How to Write a Critique in Five Paragraphs?
Literary criticism is an important component of literature. We often face such a situation, when we need to give our assessment to a particular work of art. In particular, we are talking about literature, and in order for your opinion to be influential and authoritarian, you should master the art of constructive criticism.
Typical Plan for Critical Writing
- An introductory paragraph should talk about the subject of analysis. Good introduction paragraph also includes an explanation of the relevance of the topic and ends with the thesis affirmation.
- Body paragraphs contain a general assessment of a subject under criticism. The purpose of body paragraphs is to reveal the positive and negative features of the criticized work. The most reasonable solution is to use three paragraphs in the main part of the critic, each of which will analyze the object from a certain perspective, which is the most significant for the author.
- A conclusion paragraph summarizes the author’s opinion and his main evidence that he used in the argumentation of his position.
The review is one of the main and most familiar to us genres of literary criticism. The literature review is very condensed, slender and harmonious, and at the same time, it has a special capacity and content.
There are basic principles of writing reviews:
- The polarity of your presentation. Like a critical article, a review needs from you to show not only the shortcomings of the work but also its obvious (or hidden) strengths.
- They are in every object. It all depends only on whether you are ready to see them.
- Here an abundance of emotions will be superfluous. You have the right to express your opinion, but it should be supported by sound arguments, built in a logical sequence.
- The factivity. Everything should be based on real facts; it should not be unfounded accusations and thoughts. Reinforce your thinking with scientific research, lean on the knowledge of literary criticism.
- Consider the work from different perspectives and try to look deeper into the author’s intention, put yourself in his place. Why did he write this, what did he want to express, but could not?
- Adequately assess your abilities and abilities. Do you have the right to strongly condemn or obsessive recommendations? The task of the reviewer is to reveal the strengths and weaknesses of the work. Avoid straightforwardness and uniqueness and always leave room for free reflection on this or that topic. Situations, when there are only black and white tones, are very rare and any artwork is a spectrum of all kinds of shades.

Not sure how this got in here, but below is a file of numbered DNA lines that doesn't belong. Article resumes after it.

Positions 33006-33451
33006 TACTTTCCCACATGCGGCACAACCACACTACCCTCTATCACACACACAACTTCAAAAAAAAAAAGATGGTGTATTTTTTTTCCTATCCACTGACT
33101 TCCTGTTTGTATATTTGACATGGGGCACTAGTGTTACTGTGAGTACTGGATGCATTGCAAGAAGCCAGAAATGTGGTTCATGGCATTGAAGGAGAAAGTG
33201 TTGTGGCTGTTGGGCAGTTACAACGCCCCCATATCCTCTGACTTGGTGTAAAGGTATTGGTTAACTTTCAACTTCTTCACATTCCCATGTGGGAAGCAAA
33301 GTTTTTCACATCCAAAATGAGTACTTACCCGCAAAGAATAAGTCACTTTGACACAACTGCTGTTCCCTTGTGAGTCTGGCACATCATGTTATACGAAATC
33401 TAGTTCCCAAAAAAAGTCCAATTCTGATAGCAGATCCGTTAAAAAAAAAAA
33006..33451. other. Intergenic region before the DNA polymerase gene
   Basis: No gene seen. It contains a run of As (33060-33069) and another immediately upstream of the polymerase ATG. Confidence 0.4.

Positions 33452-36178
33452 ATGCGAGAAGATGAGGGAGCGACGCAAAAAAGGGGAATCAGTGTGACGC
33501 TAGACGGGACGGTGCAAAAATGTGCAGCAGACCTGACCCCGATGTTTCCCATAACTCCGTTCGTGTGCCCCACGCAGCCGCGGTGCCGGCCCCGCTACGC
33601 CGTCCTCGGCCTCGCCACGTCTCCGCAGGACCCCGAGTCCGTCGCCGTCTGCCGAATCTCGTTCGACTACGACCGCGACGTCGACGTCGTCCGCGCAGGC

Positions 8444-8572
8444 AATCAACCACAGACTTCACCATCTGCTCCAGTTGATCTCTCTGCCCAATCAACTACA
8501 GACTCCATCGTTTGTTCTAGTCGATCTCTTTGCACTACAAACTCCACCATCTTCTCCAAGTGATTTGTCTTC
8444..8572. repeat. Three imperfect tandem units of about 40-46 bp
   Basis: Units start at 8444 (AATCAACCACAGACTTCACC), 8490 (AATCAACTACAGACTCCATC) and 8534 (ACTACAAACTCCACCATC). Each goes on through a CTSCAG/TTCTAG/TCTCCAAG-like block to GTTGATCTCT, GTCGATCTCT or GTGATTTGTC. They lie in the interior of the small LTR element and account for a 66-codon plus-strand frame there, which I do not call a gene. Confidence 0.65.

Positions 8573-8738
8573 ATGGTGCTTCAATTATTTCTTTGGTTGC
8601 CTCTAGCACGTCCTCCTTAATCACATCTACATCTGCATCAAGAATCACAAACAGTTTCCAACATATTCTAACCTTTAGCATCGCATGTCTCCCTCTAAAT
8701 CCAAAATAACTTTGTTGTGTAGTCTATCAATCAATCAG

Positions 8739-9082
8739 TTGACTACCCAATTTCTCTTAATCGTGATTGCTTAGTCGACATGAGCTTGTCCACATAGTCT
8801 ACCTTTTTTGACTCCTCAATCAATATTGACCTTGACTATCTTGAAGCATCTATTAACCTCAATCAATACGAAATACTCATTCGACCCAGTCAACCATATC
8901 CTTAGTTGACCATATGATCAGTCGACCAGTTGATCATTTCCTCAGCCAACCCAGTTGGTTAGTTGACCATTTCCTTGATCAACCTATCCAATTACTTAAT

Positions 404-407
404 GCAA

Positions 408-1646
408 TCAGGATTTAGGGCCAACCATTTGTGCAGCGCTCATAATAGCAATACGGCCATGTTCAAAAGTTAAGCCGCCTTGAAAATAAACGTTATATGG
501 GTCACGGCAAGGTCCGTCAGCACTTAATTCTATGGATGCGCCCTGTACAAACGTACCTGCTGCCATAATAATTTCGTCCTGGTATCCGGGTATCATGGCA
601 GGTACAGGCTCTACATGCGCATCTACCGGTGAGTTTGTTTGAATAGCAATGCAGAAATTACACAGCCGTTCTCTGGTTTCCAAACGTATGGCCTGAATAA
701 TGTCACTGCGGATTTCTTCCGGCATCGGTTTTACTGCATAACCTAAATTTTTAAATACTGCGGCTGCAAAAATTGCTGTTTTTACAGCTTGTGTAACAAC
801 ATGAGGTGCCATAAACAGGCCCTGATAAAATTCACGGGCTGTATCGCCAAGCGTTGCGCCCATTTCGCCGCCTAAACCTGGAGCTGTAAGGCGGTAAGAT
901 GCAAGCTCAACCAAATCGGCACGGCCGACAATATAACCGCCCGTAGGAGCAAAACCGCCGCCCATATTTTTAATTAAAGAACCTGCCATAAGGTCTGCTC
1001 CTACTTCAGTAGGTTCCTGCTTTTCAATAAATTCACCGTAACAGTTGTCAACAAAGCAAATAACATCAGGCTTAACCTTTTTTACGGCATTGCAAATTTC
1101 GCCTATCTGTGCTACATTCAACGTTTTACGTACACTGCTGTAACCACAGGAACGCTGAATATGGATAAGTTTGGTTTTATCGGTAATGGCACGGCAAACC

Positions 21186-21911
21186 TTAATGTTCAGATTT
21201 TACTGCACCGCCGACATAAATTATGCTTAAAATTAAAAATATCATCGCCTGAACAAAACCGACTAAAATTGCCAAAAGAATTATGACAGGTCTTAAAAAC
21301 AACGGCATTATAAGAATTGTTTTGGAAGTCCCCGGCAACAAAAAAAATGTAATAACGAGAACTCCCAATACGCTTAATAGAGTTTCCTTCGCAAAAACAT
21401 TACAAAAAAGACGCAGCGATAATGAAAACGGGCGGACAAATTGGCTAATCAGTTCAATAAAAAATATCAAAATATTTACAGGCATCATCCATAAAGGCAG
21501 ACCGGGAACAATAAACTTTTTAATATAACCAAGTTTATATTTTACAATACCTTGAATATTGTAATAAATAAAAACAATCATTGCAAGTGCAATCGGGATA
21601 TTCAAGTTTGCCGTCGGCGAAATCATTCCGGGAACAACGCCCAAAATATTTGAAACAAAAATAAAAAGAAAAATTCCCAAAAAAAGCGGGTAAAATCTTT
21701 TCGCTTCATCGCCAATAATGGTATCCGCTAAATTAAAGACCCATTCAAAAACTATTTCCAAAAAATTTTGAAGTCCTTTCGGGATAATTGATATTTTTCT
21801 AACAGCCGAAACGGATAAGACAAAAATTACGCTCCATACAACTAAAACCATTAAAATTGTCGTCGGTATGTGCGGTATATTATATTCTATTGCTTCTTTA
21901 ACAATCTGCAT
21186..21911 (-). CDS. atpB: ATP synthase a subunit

What Else Can Be Taken into Account
- The overall impression of the book can be integral, fragmented, powerful, weak, and pleasant.
- The peculiarities of the plot. How logical it is reduced, are there any moments that do not work for it? The narrative can be dynamic, slow, prolonged, driven, torn. How much dynamics of narration corresponds to the genre and tasks set in the book? Does the author try to “steer the plot,” bending the logic of events in favor of the plan?
- The peculiarities of the heroes. How accurately and reliably they are described, is their psychology natural enough, could they act exactly in the given circumstances? Are these heroes sympathetic to the reader, do they empathize or disgust?
- Language and stylistics. What speech techniques the author uses, how rich his vocabulary is, whether he resorts to obscene language, is the author’s language rich, beautiful and laconic.
- Psychology of relations. Do the characters have internal motivations for actions and whether they are enough, do they behave in a variety of ways or rigidly follow standard reactions?
- The main idea of the text. Is it ethical, intelligent, original? What does the book teach the reader, what does it want to tell him?
- How banal is the idea, from where did the author borrow ideas, whom he quotes, parodies, paraphrases? If the book opens a new genre or direction, it is absolutely necessary to mention it.
- Social significance. If the text indicates moments that are useful, say, for patriotic upbringing or national self-awareness, complex ethical moments and choices are described, it is necessary to say this in criticism.
- Extra-literary merit, for example, it can be historical, ethnographic or social significance. A mediocre written book can be interesting as a source of information.
- Whether the topic is relevant; whether it is interesting to the public; what is the audience of the book.
- The place of the book in the literary process. How a concrete product correlates with others in its genre, what trend does it follow, develop or complete?
- Personal feelings. It may be a desire to re-read or see the work again, acquire it into a personal collection, or vice versa, never return to it again.